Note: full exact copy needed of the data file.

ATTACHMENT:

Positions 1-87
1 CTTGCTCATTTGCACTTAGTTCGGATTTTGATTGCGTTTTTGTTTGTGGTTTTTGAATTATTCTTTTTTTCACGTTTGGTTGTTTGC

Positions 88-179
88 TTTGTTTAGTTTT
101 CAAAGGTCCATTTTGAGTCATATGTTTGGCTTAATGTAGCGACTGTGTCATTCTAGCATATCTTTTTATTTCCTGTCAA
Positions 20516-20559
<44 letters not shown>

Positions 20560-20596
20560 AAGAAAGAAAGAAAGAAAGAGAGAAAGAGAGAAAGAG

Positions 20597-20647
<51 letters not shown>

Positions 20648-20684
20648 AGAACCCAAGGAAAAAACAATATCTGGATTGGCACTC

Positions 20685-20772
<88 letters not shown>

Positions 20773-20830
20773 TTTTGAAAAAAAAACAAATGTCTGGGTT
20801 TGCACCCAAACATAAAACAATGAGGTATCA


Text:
Positions 1-87
1 CTTGCTCATTTGCACTTAGTTCGGATTTTGATTGCGTTTTTGTTTGTGGTTTTTGAATTATTCTTTTTTTCACGTTTGGTTGTTTGC

Positions 88-179
88 TTTGTTTAGTTTT
101 CAAAGGTCCATTTTGAGTCATATGTTTGGCTTAATGTAGCGACTGTGTCATTCTAGCATATCTTTTTATTTCCTGTCAA
Positions 20516-20559
<44 letters not shown>

Positions 20560-20596
20560 AAGAAAGAAAGAAAGAAAGAGAGAAAGAGAGAAAGAG

Positions 20597-20647
<51 letters not shown>

Positions 20648-20684
20648 AGAACCCAAGGAAAAAACAATATCTGGATTGGCACTC

Positions 20685-20772
<88 letters not shown>

Positions 20773-20830
20773 TTTTGAAAAAAAAACAAATGTCTGGGTT
20801 TGCACCCAAACATAAAACAATGAGGTATCA